I guess if I had a summary point it would be "don't be so quick to give away your customers..."
I see what you're saying, but there's a big issue in doing this with domain names - the margins are slim to none (at least they are if you want to be price competitive).
Whereas registrars are paying 10%-20% on sales affiliates generate.
You need to think about whether you can actually beat this margin on your own, taking into account overheads like payment processing fees, customer support, billing issues & fraud etc. Not to mention the hassle of it all.
That's why Beau talks about branching out into hosting below.
GoDaddy make money off domains because they have massive scale, recurring billing, and a hell of a knack for in-cart up-selling.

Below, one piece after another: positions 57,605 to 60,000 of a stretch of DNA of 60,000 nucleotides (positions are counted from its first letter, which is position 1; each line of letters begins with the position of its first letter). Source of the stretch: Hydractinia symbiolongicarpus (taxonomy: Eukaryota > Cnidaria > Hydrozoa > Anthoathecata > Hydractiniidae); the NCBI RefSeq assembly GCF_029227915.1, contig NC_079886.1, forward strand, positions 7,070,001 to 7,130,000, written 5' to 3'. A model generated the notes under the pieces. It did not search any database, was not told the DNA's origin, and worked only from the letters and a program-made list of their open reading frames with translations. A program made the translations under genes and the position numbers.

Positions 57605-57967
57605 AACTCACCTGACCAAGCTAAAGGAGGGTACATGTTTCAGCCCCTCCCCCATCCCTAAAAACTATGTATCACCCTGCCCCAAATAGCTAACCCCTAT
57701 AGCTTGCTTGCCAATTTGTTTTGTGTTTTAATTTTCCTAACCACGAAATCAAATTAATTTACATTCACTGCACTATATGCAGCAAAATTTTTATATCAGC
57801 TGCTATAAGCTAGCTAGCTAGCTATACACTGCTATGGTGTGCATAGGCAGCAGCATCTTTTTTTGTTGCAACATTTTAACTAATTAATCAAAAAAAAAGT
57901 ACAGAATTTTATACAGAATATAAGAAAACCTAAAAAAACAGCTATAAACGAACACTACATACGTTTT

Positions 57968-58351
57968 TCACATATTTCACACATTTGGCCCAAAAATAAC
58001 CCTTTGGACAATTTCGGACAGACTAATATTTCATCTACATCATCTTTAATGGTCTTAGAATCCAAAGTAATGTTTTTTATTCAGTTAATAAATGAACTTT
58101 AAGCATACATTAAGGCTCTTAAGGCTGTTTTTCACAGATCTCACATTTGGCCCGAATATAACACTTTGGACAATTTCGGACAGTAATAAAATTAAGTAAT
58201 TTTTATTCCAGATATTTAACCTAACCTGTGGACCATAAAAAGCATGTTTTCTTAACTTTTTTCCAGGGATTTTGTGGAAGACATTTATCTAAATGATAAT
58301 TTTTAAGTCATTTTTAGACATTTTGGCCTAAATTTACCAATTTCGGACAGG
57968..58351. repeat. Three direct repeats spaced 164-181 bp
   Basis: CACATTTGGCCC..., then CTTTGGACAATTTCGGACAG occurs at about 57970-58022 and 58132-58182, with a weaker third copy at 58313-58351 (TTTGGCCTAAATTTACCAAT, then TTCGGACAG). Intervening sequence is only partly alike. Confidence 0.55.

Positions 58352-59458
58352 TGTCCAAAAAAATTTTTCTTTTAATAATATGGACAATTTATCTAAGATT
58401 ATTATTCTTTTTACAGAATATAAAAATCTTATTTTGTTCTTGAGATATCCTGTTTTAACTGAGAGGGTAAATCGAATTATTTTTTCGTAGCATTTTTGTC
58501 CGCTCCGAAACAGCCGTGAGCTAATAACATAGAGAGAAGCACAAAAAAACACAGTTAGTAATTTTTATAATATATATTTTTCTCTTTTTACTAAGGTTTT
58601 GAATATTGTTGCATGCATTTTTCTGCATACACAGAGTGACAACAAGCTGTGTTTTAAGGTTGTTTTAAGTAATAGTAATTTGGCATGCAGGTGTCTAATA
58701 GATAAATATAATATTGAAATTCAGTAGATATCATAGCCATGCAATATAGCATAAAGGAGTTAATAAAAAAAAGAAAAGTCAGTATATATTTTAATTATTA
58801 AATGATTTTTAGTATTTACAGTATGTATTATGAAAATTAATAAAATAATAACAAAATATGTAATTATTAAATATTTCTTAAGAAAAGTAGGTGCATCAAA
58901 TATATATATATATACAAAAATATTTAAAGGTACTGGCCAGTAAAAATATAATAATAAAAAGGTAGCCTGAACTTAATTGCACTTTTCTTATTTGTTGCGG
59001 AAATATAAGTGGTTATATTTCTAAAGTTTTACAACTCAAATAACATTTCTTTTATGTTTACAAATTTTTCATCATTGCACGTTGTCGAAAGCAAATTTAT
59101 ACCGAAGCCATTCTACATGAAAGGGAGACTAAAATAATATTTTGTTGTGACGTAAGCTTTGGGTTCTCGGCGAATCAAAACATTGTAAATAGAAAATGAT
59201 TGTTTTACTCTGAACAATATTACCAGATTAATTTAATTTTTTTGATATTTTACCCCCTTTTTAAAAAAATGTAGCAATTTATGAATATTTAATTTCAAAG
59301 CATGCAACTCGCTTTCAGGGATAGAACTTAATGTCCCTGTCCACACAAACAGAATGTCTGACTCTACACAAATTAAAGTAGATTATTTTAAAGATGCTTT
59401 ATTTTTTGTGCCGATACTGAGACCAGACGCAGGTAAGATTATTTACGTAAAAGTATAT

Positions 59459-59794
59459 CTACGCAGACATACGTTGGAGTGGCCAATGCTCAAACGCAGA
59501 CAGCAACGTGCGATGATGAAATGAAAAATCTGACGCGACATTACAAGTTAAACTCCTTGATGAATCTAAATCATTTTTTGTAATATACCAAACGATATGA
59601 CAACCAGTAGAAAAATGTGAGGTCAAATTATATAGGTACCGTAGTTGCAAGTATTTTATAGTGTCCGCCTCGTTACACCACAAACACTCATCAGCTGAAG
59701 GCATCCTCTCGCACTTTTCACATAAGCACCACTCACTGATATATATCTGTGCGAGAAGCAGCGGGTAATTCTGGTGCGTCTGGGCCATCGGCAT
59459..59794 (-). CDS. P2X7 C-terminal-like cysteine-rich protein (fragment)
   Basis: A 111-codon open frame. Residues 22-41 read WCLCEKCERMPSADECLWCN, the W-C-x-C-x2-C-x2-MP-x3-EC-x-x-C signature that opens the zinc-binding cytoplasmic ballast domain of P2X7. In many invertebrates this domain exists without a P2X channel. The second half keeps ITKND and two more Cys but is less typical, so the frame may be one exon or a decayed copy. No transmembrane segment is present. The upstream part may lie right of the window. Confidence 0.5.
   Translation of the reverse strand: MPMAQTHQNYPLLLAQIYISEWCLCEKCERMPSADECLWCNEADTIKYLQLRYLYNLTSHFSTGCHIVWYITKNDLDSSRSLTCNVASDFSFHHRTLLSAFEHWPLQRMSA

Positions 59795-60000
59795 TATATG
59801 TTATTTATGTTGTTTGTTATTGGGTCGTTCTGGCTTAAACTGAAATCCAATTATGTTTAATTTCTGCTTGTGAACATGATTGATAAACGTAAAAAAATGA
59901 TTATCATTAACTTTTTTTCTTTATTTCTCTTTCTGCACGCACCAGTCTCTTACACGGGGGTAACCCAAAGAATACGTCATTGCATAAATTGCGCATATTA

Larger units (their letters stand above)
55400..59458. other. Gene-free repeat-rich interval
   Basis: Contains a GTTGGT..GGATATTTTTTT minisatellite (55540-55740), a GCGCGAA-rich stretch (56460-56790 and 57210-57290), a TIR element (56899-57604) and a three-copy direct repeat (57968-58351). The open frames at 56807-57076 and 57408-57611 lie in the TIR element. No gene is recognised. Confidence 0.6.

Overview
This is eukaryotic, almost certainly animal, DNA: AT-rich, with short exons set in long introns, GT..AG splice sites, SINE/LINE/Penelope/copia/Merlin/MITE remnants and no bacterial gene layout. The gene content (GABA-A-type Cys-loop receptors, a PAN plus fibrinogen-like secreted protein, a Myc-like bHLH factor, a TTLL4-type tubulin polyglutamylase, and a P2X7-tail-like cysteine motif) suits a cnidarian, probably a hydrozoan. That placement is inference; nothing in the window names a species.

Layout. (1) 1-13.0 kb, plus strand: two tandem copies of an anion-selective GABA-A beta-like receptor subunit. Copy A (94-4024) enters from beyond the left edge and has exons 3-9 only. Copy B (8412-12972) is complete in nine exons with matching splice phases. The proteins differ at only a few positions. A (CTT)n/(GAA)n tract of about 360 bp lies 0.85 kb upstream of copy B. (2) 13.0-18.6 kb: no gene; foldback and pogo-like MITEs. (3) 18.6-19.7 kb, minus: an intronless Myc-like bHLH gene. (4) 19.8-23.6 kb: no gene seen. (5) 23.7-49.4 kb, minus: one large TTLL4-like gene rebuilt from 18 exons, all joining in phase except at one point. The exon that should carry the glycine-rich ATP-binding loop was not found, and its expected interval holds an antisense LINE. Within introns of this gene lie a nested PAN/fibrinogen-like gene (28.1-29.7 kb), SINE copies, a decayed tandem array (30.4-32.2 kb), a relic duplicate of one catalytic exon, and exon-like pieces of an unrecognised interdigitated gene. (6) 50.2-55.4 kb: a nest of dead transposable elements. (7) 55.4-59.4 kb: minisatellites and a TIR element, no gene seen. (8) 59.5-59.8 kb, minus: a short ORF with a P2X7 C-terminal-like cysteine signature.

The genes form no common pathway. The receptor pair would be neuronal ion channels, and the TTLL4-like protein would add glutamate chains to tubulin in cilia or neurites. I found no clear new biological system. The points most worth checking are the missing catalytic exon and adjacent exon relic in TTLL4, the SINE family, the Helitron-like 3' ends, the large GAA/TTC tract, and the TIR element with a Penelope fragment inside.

Personally, I don't want to get my hands dirty with any of that!
I run a profitable registrar at scale and can appreciate the comments about low margin, costs, competition, etc.
My point is simply this: don't underestimate the value of a recurring revenue stream vs. a one-time payout to your business.
With a strong product and good customer service, you can count on a customer relationship for a number of years allowing you to amortize your customer acquisition costs over a much longer term than an affiliate relationship permits.
That said, if you've got the stomach for arbitrage, then go for it - there's a lot of potential for the right business to strictly focus on lead gen and delivery. However, I don't get the sense that this is in the OP's wheelhouse. I have a bias that those with a product focus tend to operate with fatter and more sustainable margins on the basis that its necessary to support their development of the product. Marketing organizations OTOH would never start with a comment like "look at the product I built on the weekend, what kind of a business can we build with it..."